Here we go again! This week, I had a wonderful adventure with the Café Brulot. In theory, this orange, cinnamon, and clove-influenced drink helps warm those chilly October nights. I say in theory, because our interpretation perhaps went a little off track and did not follow one of Eugene Walter’s pillars for cooking: “keep a light hand.” Oops. (I like cinnamon, sue me.)
Regardless, making this recipe is REALLY fun, and you probably have most of the ingredients in your kitchen already. Plus, you feel like you are literally drinking and smelling wintertime while you’re all warm and cozy inside. And who doesn’t want that?
Mark Twain felt strongly about New Orleans coffee and had superlatives for the famous after-dinner concoction Café Brulot. There are countless versions of this beverage.
Take thin strips of peel from orange and place in bowl. Remove pith, seeds, and membranes from orange and place flesh in bowl. Season with cloves, cinnamon, and a splash of Cointreau or Grand Marnier. Heat brandy and put into bowl. Set on fire and tilt bowl back and forth until flames subside, then pour in very strong, hot coffee. Mix and serve at once.
A few things:
Before beginning, keep in mind that at some point you will set fire to brandy. After reading the directions “set on fire,” my roommate, Hunter, promptly announced that he was first going to look for a fire extinguisher. It can’t hurt to have one handy.[Note: No one was harmed in the making of this recipe]
The directions to “remove pith, seeds, and membranes” required a quick Wikipedia search. WHAT IS PITH? Basically, you want to remove the stem and that outer layer of the orange, and just take the good inside stuff. Taking the best part of the orange out takes some time. Get someone to help you with it, enjoy their company, and try to avoid accidentally squirting orange juice at them.
Now, it is going to smell REALLY good, what with the orange, cinnamon, and cloves in your kitchen. When the smell gets so intoxicating and you want even more, waft and do not directly sniff from the seasonings or spirits. I watched Hunter do this twice, first with the cloves and then with the brandy. You would think he would have learned his lesson the first time (but hey, twice I tried the candied ginger plain for last week’s Merry Mabel, so I probably shouldn’t say anything).
So, now we had the strips of orange peel and the flesh of the orange itself and it was time to season. As I mentioned, we got carried away, forgetting Eugene’s tip to “keep a light hand.” This was where we took a very wrong turn. When I started to season with cinnamon I heard a quick intake of breath behind me and a too late warning to “be careful with the seasoning!”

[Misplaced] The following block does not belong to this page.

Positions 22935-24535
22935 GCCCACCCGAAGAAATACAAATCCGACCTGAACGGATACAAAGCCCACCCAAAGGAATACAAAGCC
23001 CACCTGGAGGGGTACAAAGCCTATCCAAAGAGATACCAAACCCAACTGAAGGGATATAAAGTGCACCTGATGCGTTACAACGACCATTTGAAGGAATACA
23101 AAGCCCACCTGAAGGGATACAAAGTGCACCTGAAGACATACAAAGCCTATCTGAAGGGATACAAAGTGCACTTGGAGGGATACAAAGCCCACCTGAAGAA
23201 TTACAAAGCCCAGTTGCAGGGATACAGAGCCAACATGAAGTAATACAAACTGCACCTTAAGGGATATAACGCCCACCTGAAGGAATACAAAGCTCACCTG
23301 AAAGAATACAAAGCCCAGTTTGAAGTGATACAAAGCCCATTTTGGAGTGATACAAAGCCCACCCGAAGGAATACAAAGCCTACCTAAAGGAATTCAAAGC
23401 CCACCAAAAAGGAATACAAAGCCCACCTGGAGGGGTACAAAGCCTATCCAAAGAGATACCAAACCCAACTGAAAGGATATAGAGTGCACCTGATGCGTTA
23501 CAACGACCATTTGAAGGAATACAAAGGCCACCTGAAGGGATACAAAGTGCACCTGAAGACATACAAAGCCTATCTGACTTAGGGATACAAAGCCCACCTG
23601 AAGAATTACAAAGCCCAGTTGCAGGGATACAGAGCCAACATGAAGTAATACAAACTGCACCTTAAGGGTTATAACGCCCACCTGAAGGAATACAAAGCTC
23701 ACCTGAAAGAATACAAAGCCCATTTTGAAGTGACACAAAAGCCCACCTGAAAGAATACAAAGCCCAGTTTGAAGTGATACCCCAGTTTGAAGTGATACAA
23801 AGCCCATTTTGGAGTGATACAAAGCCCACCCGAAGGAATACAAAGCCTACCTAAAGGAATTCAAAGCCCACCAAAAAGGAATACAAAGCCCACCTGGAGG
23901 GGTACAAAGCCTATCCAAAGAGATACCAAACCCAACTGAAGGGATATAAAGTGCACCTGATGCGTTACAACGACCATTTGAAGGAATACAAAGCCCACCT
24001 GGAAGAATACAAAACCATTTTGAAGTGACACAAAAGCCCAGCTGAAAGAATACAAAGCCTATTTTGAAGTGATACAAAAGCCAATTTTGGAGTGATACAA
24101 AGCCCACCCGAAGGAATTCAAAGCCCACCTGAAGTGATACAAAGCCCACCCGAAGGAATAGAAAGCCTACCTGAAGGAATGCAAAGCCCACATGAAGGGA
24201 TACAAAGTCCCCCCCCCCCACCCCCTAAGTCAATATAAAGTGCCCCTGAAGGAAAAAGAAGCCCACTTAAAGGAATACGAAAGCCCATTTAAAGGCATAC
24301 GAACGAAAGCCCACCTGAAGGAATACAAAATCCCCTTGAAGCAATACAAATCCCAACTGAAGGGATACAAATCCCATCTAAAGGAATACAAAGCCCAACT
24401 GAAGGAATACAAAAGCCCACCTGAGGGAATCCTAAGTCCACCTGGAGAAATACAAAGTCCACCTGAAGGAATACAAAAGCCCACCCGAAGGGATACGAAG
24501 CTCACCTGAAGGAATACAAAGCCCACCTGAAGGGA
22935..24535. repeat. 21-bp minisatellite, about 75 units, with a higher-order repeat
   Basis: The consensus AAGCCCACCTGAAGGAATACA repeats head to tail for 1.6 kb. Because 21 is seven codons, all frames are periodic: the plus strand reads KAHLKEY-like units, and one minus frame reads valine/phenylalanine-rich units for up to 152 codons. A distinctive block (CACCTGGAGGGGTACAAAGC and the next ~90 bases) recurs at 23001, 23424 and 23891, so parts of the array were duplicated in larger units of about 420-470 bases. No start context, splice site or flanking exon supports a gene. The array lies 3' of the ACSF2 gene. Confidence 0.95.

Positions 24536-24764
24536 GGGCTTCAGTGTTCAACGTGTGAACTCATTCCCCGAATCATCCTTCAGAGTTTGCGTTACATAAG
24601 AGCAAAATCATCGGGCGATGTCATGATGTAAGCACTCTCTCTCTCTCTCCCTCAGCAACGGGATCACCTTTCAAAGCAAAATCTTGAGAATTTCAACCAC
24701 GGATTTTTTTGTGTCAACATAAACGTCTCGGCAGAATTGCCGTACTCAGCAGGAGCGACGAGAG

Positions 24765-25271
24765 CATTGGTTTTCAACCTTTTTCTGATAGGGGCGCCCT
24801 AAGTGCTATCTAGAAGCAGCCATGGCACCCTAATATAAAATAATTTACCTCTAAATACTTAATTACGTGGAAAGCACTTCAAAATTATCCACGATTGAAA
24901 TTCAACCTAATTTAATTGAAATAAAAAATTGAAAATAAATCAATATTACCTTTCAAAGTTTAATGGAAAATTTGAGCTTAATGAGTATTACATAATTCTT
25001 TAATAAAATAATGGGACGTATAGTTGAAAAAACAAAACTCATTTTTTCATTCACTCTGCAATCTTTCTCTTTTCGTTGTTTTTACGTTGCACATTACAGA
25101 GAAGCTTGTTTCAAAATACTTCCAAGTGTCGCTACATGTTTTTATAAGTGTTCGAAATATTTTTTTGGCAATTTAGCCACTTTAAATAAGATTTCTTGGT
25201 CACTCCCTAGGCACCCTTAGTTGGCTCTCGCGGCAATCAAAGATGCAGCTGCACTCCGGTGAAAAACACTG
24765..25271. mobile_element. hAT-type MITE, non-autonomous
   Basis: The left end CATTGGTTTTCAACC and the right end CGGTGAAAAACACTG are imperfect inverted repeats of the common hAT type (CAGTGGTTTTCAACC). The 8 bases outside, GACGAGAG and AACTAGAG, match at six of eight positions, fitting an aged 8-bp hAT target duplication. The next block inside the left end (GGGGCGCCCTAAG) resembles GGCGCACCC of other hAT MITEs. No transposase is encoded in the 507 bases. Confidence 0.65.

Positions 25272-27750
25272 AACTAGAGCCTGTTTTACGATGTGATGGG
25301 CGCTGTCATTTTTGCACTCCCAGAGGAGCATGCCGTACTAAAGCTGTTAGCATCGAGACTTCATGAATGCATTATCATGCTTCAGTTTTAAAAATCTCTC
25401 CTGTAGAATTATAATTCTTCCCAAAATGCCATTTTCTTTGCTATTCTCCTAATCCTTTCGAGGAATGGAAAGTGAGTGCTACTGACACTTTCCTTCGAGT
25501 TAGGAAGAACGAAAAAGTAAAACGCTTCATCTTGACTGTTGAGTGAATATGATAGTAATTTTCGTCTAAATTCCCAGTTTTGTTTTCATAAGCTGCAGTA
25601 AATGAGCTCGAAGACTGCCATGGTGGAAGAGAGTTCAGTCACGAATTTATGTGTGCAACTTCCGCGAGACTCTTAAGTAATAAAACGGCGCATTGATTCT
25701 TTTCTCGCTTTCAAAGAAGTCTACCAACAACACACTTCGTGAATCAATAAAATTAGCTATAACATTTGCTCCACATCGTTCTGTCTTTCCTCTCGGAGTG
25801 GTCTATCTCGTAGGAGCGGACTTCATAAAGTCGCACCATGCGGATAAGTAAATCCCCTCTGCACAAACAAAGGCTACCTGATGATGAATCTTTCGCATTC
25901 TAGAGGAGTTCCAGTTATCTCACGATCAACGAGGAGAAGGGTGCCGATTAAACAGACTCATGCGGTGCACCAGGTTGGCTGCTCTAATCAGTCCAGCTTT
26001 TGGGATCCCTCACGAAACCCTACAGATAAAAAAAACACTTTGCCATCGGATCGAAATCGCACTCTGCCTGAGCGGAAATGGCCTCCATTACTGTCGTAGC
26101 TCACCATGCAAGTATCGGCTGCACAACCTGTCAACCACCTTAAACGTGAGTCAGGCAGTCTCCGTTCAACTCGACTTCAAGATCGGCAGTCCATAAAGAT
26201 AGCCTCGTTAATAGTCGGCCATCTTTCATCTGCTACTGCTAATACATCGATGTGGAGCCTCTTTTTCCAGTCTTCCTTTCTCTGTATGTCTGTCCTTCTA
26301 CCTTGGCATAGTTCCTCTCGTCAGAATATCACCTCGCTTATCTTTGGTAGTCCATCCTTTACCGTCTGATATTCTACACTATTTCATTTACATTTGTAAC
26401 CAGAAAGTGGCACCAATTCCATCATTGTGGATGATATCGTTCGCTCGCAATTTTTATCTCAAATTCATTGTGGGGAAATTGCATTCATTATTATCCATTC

And now, we return to the splash. Before we even started splashing, Hunter suggested we should go with a heavy splash. Now it was my turn to gasp. Apparently, a heavy splash to him means completely dousing our oranges, cloves, and cinnamon with Grand Marnier. I’ve learned that the definition of a splash varies person to person.
When it came time to pour the brandy, I emphasized that the recipe called for one cup (especially after seeing what a splash meant to Hunter, I was fearful of what a cup might be). In a very Eugene Walter way, Hunter refused to measure and instead poured the brandy freehand: “That’s a cup! And . . . now a splash!” Apparently a cup of brandy wasn’t enough. If you read my description of Hunter’s splash, you would be correct in assuming that there is now a lot of brandy involved and all ready to be lit on fire!
Before lighting things on fire, Hunter told his dog, Charlie, “Charlie, it’s dangerous in here. Dogs out, flambéers only.” Once we had created a dramatic atmosphere of danger and flambéing, Hunter lit our concoction, and it actually worked! It was SO cool. Hunter started tilting the bowl back and forth and we marveled at how cool the blue flames looked. And then slowly some panic started to build. And then it picked up very quickly. “The orange is on fire! The orange is one fire! The bowl is getting hot, really hot!” I responded to this increasing panic with laughter (the endless repetition of “the orange is on fire! The orange is on fire!” will most certainly incite some chuckles). Though small and nothing to worry about, the flames weren’t going out so we put a lid over it and the fire went out immediately. All was well.
To be perfectly honest, I was overwhelmed by how much we seasoned the drink with cloves. This recipe is definitely one that I’ll repeat until I learn to have a lighter hand. That said, when you have the smells of fall and winter AND get to play with fire, you pretty much can’t go wrong.
Recipe from The Happy Table of Eugene Walter: Southern Spirits in Food and Drink, edited by Donald Goodman and Thomas Head. Copyright © 2011 by Donald Walter Goodman.